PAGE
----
By the time I’d gotten my hands on an advanced reading copy of Scott Smith’s “The Ruins”, the film rights had already been snatched up by Ben Stiller’s production company. That’s right; before Smith’s book even landed on the shelves of your local Barnes and Noble, before it even sold a single copy, it was already in pre-production as a motion picture. That’s how good of a novel The Ruins is, but how well does it translate to film?
A group of friends - Jeff (“The Texas Chainsaw Massacre’s” Jonathan Tucker), girlfriend Amy (Jena Malone), Eric (“X-Men’s” Shawn Ashmore), and Stacy (Laura Ramsey) - are on a leisurely vacation in Mexico, where they befriend a German tourist named Matthias (Joe Anderson). Matthias tells them of a newly discovered ruin in the jungle that his brother went to visit, and asks the group if they’d like to accompany him to find his brother and see the ruins. Jeff is all for it, as he’s grown tired of lounging by the pool all day, and he and the others twist the unenthused Amy’s arm to go along. When the group arrives at their destination, they discover little more than a large mound covered in thick brush and vines, some tents, and a hole in the ground. Not long after, though, they find themselves surrounded by local natives brandishing guns, machetes, and bows, intent on keeping the quintet trapped atop this mound, where it quickly becomes clear that the fauna is ferocious! That’s right; the snaking red vine has quite the appetite, and our heroes find themselves caught between certain death at the hands of the locals, or serving as dinner to the vicious vines surrounding the ruins.
Adapted from his novel, Scott Smith writes the screenplay, here, mixing things up just enough to keep those who read the book off their guard, but not so much that it’s missing any of the “good stuff”, especially the great character development that made the book such an effectively tragic bit of psychological horror. These characters are well beyond the stereotypes usually seen in the genre, and the excellent cast – especially Tucker and Malone – truly flesh out Smith’s creations. Carter Smith paces the film wonderfully, brining the novel’s “page turner” intensity to vivid life, and not shying away from the gruesome imagery (this is one gory flick). My only gripes with the film was the reduction of the Matthias character’s role (without revealing anything, his fate is the same – err…just less so), and Scott Smith’s decision to alter what was, in my mind, the book’s absolutely flawless ending.
The Ruins is not only a terrifying film, it’s also quite an attractively shot movie, thanks in great part to its lovely Mexican locales. This is reproduced wonderfully in this Blu-ray presentation, with drop-dead gorgeous vibrancy and clarity. With much of the film’s action taking place at night or in dimly lit caves, the black levels are perfectly consistent, deep, and rich. In the case of some of the film’s most grisly of demises, the image quality is almost too good, as every gory detail is presented in pixel perfect quality.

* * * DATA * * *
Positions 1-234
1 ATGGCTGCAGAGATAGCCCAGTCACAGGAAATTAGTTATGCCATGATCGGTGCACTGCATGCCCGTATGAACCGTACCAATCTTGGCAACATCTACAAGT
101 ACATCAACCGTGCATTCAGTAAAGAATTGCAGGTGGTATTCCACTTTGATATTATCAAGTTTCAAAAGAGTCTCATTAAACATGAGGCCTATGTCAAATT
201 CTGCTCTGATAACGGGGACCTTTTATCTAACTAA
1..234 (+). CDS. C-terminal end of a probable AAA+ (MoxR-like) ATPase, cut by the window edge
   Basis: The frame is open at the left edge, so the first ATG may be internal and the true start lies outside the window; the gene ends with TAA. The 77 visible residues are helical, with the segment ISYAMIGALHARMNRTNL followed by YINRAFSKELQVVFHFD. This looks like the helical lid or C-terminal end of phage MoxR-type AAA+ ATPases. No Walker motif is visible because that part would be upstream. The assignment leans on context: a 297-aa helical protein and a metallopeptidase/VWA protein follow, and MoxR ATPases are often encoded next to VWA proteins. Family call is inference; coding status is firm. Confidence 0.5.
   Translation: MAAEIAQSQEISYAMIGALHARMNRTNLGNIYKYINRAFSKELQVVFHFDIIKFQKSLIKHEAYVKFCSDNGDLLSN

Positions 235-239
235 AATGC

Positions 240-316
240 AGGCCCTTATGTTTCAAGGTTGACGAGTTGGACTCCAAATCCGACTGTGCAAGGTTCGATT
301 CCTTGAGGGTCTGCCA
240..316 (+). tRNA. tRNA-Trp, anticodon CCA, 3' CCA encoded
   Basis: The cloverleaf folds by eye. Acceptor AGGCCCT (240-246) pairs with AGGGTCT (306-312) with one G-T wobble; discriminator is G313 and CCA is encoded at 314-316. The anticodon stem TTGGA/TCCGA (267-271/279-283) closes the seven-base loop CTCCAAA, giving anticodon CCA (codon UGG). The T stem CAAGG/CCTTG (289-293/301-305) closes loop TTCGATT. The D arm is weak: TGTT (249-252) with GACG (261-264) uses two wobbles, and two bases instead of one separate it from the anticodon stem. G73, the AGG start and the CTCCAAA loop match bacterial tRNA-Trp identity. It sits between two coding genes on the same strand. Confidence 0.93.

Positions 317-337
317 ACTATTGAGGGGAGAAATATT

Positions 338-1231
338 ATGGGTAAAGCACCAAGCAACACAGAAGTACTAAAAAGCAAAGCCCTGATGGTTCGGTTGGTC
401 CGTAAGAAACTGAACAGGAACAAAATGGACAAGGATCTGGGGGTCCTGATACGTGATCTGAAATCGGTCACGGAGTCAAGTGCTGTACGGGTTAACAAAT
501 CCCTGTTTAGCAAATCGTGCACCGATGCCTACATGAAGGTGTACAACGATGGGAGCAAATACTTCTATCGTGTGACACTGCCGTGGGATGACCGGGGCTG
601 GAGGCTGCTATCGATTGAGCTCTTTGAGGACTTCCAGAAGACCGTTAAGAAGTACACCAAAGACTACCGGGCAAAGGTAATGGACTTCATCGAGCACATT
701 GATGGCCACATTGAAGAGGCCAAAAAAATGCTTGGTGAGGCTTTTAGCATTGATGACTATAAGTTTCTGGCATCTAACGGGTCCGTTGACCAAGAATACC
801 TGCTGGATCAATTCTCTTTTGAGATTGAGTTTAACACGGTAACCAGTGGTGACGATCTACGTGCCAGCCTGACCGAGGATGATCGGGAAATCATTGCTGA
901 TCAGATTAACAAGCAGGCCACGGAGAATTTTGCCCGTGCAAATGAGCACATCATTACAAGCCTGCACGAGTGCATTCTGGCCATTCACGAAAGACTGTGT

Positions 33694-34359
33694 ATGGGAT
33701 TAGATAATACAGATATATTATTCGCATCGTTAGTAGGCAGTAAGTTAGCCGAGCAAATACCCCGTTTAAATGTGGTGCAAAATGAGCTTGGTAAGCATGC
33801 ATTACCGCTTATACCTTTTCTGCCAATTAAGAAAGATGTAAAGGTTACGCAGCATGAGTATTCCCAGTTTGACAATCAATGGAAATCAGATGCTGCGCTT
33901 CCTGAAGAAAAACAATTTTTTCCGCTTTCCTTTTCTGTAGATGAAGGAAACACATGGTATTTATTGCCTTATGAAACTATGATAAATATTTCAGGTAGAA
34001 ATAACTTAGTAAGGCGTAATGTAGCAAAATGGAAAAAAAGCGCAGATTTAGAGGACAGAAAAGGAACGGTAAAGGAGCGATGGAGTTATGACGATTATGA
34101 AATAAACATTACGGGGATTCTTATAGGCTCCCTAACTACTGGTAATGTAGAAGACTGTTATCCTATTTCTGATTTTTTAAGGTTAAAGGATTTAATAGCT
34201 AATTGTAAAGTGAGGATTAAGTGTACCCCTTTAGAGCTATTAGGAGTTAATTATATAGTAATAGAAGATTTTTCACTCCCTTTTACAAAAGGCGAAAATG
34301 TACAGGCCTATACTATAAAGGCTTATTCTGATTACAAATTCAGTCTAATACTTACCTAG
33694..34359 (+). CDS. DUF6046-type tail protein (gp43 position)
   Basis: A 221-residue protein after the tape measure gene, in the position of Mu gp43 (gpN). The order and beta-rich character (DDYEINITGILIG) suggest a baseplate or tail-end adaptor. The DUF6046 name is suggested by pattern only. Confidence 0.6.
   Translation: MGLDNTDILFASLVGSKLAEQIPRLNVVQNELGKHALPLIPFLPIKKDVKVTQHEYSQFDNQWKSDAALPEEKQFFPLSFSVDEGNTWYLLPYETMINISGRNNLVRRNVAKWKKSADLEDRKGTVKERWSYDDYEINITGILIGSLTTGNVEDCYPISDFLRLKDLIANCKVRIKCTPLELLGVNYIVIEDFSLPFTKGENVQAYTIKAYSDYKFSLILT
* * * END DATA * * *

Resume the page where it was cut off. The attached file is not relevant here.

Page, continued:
The Ruins isn’t a particularly “loud” film, nor does it feature the sort of subwoofer rattling sound effects that usually benefit best from HD audio, but what the film lacks in bombast it more than makes up for in subtle creepiness. From the ambient noise of the jungle and the whispering of the vines to the unnervingly wet sound of eviscerated flesh, this is an all-encompassing surround mix that is so eerily understated it may catch you off guard.
A healthy selection of 1080p extras accompany this release. In addition to a feature-length commentary track featuring director Smith, and editor Jeff Betancourt, The Ruins BD sports three short featurettes; Making the Ruins, Creeping Death, and Building The Ruins. Rounding out the extras are deleted scenes, two alternate endings (including the original theatrical ending, which I prefer over this Unrated version’s), and the film’s trailer.
I’m not surprised The Ruins turned out as good as it did, especially once I’d found out that Smith, himself, would be taking on scripting duties. Once the cast was announced, my expectations were only raised as Tucker, Malone, and Ashmore (I wasn’t familiar with Laura Ramsey, but after that naked-tastic opening, I’m sure aware of her now) are some of the finest young actors working today, and their work here only solidifies that. Dreamworks delivers a superlative Blu-ray release of a film that is gruesome, intense, and scary as all hell. The Ruins, much like its slithering antagonists, is a horror film that will get under your skin.